• Educational policy and practice that promote care reform
    Miracle Foundation, 2021

    This article establishes an evidence-based link between a child’s right to education and the right to family. Miracle Foundation works to ensure that every child has an opportunity to grow up in a family, to become a healthy, happy, educated, income-producing person and experience a true sense of belonging. By leveraging its proprietary Thrive Scale™ methodology, the organization facilitates transitioning children from CCIs back with family or family-based - alternative care options, ensuring fulfilment of children’s rights right where they are in the communities. More than 250 children were sent back home from some of Miracle’s partner CCIs during the first wave of the pandemic. Miracle Foundation had been working to build the capacity of its CCI partners on integrated case management, particularly coining the expedited case management to effect safe and permanent reintegration of children during the emergency crisis situation like the pandemic. Within this larger context of upholding a child’s overall right to family, Miracle Foundation is committed to ensuring that there is no disruption in the educational journey of the child as they walk the reintegration path. The paper brings out how in keeping with its belief, and upholding the spirit of the order of the Supreme Court of India, to cater to the educational needs of children who have been restored with families, Miracle Foundation undertook a mix of hybrid/blended educational interventions. The paper highlights Miracle's learnings, insights, and challenges in this journey.

  • Handbook for Facilitation of Restorative Practices in Child Care Institutions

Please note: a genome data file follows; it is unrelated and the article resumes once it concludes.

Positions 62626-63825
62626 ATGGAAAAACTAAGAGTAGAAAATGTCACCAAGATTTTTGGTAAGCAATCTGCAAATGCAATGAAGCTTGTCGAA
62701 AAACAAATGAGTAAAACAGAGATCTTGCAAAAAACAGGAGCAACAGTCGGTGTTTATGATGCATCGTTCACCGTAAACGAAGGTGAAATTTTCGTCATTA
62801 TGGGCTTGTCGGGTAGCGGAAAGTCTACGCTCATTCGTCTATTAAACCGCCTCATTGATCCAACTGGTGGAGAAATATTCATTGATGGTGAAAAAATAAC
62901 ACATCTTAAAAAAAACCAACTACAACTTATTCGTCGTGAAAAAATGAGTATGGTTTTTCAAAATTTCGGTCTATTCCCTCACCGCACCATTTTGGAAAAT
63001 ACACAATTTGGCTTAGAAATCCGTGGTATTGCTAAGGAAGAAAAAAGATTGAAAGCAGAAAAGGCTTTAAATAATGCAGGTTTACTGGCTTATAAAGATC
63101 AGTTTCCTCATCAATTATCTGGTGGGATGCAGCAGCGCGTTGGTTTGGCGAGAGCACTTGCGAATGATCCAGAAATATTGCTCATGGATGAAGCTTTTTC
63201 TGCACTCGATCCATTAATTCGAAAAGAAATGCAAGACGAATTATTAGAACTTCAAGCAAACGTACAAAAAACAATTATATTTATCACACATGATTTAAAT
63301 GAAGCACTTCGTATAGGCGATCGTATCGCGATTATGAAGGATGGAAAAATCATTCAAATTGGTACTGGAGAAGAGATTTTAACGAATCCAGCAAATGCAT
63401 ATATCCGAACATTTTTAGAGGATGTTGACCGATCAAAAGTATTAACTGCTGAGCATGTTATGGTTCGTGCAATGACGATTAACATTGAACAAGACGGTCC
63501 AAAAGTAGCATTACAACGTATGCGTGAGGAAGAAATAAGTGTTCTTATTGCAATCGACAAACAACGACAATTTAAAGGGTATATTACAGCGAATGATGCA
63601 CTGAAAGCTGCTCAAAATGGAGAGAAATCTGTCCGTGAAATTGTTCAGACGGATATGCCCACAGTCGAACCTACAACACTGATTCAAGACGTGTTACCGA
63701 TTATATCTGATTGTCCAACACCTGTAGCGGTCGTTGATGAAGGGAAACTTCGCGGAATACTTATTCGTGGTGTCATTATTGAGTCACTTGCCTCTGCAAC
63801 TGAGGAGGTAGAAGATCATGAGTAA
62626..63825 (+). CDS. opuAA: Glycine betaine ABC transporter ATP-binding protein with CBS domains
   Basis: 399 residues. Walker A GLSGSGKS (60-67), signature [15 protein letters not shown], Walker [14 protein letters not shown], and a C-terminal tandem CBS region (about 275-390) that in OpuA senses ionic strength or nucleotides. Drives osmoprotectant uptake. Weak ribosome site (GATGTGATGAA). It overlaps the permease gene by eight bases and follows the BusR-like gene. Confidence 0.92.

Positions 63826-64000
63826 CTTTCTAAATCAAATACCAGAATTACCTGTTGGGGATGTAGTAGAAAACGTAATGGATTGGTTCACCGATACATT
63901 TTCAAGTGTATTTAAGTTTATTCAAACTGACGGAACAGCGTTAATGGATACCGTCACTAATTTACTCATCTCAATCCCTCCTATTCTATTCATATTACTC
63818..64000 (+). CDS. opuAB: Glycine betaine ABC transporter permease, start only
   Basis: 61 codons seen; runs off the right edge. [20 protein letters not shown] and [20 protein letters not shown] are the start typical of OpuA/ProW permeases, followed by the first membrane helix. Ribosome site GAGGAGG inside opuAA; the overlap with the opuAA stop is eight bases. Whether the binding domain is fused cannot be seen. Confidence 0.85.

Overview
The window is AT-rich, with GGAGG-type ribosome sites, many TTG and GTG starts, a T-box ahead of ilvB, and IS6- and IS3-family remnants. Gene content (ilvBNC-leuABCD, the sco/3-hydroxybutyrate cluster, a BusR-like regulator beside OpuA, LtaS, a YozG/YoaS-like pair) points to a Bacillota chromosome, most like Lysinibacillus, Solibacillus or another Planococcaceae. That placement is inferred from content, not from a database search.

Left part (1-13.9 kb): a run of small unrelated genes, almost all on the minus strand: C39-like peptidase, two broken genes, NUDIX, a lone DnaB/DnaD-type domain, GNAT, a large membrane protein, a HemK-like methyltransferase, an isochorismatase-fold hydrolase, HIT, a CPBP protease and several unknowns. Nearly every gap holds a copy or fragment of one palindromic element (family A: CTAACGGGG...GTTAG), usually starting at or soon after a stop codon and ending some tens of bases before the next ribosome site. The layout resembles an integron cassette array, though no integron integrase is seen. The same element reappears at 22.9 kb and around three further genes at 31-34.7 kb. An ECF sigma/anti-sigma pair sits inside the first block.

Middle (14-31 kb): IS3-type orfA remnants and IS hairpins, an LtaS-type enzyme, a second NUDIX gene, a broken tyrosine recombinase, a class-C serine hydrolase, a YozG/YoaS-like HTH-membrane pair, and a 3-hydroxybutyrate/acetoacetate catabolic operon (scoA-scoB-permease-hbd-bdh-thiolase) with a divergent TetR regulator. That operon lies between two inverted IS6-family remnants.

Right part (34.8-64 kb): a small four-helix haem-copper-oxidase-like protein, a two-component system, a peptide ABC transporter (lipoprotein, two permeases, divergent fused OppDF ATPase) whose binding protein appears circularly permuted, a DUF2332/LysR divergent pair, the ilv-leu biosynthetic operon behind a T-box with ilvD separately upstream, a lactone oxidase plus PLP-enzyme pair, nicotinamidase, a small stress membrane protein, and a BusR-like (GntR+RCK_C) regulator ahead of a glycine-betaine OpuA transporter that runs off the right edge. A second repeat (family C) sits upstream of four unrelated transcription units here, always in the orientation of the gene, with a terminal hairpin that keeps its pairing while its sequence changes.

Enfold Proactive Health Trust , 2021

    Restorative Circles are part of a wider continuum of practices in Restorative Justice, which include both formal and informal processes. These may include restorative conversations, Family Group Conferences, VictimOffender Dialogues, and Restorative Circles. Restorative Circles can also be of many types. This Handbook focuses on the work undertaken by the Restorative Practices Team at Enfold, with children residing in CCIs. Since 2019, the Restorative Practice team at Enfold Proactive Health Trust has been facilitating Restorative Circles with the staff and children of Observation Homes, Place of Safety, and Children’s Homes under the Juvenile Justice (Care and Protection of Children) Act, 2015. This Handbook has been developed to share the insights that have emerged from our experience of facilitating over 250 Circles with children and adults. We believe that Restorative Practice is a way of life, and so our understanding and practice of Restorative Circles will always continue to evolve. Therefore, this Handbook is an initial offering gleaned from our learning so far, learning that has come from engagement with theory and conceptual frameworks and with practice with children and our team through regular Praxis. We hope this will be useful for organisations and individuals who have undergone basic training on Restorative Circles and wish to facilitate Circles with children in CCI or other settings.